Trump has definitely been hanging out with these guys ever since he became a big hit with the Hollywood top brass due to his Apprentice show. 

Their plan is to carry out his agenda, make liberals angry so they protest and hit the streets, make conservatives get more defensive and likely to lash out (so they can keep getting blamed even more for the problems of this country), provide the perfect excuse for the gigantic bubble economy to finally crash and burn. He's probably been promised top security and financial incentives to play his role and then disappear into the upper echelons of the elites. You and I won't be so lucky. We're going to be flat out broke and too busy fighting each other.

Quivering Lip Wed, 03/07/2018 - 21:57 Permalink

"As I already stated, Trump is instituting potentially solid policies but he is doing so out of order. Tax cuts for corporations should have been enacted only as an incentive for manufacturing jobs to be returned to America. Instead, corporations got tax cuts for absolutely nothing. And will those tax cuts go towards more jobs or innovation?"

"If Trump had given tax incentives for corporations to bring manufacturing back into the U.S., and then given those corporations a few years to make the shift, only then would tariffs have been an effective action. But as the situation stands now, we have minimal tangible production in this country, and, historic debts held by the same overseas competitors that Trump is now seeking to “teach a lesson.”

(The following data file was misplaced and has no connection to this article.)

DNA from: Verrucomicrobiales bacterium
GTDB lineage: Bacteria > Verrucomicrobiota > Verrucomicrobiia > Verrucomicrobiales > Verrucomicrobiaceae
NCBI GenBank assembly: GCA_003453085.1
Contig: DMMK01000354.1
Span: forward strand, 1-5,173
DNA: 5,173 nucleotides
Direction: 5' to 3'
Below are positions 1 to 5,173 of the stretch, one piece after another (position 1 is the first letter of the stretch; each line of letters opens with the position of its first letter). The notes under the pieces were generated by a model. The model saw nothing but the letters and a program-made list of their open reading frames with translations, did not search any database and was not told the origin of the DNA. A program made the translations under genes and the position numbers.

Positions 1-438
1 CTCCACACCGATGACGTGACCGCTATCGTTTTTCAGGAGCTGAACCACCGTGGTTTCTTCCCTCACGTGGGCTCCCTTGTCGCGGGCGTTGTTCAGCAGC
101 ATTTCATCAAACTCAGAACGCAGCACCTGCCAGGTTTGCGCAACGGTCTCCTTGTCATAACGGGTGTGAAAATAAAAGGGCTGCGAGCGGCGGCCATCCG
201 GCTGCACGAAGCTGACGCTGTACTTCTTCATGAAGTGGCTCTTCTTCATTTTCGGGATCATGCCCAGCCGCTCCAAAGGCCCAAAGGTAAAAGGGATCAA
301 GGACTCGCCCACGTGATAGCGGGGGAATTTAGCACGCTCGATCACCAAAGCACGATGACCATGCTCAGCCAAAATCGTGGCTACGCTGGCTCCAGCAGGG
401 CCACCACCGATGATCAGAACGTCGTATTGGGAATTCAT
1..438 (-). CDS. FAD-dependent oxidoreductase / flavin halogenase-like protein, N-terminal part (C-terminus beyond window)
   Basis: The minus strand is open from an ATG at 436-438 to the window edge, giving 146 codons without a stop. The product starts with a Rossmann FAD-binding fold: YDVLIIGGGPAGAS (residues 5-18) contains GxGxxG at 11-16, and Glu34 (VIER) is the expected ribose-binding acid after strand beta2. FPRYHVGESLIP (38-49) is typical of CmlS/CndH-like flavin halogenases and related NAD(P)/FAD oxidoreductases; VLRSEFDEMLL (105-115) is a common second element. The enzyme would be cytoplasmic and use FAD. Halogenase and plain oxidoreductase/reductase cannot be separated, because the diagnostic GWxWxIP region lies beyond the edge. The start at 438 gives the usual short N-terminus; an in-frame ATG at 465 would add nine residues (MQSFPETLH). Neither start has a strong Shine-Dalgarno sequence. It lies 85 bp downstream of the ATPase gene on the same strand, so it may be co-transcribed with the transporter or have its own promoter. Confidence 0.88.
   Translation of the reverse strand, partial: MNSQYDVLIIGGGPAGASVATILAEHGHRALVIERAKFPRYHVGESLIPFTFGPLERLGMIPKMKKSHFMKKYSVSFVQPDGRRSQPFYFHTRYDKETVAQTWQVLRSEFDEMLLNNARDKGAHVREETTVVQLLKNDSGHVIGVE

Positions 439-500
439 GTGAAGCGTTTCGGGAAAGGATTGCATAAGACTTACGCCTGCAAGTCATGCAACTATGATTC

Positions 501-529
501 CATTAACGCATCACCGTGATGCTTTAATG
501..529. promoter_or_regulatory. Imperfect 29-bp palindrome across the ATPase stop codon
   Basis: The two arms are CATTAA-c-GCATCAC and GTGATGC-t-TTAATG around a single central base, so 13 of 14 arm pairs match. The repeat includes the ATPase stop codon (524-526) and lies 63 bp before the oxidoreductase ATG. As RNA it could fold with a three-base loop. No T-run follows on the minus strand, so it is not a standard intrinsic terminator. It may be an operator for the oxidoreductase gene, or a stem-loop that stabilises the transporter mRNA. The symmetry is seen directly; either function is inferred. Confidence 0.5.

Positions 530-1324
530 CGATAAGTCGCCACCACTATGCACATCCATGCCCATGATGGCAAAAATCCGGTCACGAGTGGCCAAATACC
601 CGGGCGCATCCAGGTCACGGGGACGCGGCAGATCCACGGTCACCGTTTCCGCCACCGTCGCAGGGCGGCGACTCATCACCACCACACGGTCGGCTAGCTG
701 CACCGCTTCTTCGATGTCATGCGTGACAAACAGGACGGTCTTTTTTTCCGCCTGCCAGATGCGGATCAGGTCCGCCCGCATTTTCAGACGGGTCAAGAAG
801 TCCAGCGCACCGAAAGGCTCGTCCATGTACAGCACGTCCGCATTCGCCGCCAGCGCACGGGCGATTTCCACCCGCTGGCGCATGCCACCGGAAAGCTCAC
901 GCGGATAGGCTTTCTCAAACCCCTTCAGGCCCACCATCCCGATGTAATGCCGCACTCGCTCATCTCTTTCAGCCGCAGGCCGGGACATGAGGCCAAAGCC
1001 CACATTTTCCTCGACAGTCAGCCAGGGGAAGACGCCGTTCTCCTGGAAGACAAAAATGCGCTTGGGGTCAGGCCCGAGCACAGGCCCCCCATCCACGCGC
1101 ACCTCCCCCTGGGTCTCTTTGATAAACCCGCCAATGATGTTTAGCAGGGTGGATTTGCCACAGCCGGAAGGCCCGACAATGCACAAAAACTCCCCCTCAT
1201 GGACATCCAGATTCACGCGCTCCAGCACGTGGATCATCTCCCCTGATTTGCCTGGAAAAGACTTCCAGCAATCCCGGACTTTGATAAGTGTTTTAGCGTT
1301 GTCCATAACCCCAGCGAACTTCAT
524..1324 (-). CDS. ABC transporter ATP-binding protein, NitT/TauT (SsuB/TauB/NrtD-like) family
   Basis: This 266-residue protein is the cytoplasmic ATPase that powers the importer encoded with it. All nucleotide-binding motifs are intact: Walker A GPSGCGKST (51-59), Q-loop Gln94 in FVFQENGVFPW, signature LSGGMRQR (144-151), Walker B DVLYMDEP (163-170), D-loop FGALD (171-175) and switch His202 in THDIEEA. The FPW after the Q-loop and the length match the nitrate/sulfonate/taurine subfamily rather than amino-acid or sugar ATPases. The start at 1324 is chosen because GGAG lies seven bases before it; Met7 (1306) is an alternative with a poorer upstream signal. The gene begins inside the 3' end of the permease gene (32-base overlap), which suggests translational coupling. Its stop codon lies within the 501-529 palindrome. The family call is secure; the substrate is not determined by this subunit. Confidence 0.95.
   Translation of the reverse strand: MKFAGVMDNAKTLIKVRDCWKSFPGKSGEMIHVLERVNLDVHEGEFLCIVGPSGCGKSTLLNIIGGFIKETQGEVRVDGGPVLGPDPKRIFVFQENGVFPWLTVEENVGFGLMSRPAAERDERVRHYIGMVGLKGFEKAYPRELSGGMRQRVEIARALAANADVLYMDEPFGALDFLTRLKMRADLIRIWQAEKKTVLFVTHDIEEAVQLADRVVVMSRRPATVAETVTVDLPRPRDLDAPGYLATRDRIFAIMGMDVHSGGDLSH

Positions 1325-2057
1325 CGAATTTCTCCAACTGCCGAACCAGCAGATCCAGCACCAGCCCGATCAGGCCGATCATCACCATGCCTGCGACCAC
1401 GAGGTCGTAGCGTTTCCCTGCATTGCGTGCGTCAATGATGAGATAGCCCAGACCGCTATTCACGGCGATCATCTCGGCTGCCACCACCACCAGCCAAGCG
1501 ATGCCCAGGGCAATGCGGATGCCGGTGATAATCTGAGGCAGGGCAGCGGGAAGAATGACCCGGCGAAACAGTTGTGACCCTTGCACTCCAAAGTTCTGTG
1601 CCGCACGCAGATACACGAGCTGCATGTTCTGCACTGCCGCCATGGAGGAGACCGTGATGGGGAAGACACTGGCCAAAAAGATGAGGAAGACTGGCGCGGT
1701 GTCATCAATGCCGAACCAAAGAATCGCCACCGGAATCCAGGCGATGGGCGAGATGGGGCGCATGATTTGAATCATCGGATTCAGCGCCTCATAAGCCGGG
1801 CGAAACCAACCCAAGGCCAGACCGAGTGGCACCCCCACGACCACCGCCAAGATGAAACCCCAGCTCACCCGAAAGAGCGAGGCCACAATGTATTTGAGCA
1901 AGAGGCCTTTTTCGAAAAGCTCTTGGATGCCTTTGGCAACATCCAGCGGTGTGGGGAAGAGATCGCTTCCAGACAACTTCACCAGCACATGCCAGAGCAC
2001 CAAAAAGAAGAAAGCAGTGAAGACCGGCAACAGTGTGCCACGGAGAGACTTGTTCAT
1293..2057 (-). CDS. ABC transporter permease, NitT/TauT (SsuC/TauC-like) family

Kudos Brandon, someone gets it.

William Dorritt Wed, 03/07/2018 - 21:59 Permalink


Problem, dollar may cease to be the international medium of exchange. US has no foreign currency reserves looking at the deficits.

1. Secure energy supply domestically to keep the US running if dollar is completely dumped.

2. Mine and export some minerals and fuels to suck up off shore dollars as a hedge against inflation.

3. Re-establish mineral refining as the basis for a high value added manufacturing economy, steel and aluminum are required to build anything inc a sewing needle, if dollar dumped US will still be able to produce manufactured goods.

4. Expect tools and machine tools to be next, in addition to all of the base industries required to run an advanced industrial economy, robots or not, you need the same base to support it.

5. Beef up military to remove the war option from our enemies who had the US on it's knees using corrupt politicians, Globalists and the Chamber of Commerce as their weapons of mass destruction. Sun Tsu sp the war is won before it begins.

Koba the Dread Wed, 03/07/2018 - 22:01 Permalink

Though Boulder Dam was started under Hoover in 1931, it was approved by Congress in 1928, boom time. That is, it was not conceived as a make-work project at all; it only ended up that way.

joego1 Wed, 03/07/2018 - 22:05 Permalink

The globalists are a bunch of satanic, baby eating pedophiles- Fuck em! The U.S. will need to make steel after everything eats it anyway. Americans need a living wage and so on.

ZippyZ Wed, 03/07/2018 - 22:09 Permalink

I see the comparison with Herbert Hoover. Herbert Hoover famously f*cked porn stars too.  In 1930, porn stars did not have to moan as talkies had not been invented yet. 

MrNoItAll Wed, 03/07/2018 - 22:19 Permalink

They have to have an excuse -- something they can write into the history books and teach to future children. They need someone or something to blame. Trump's it.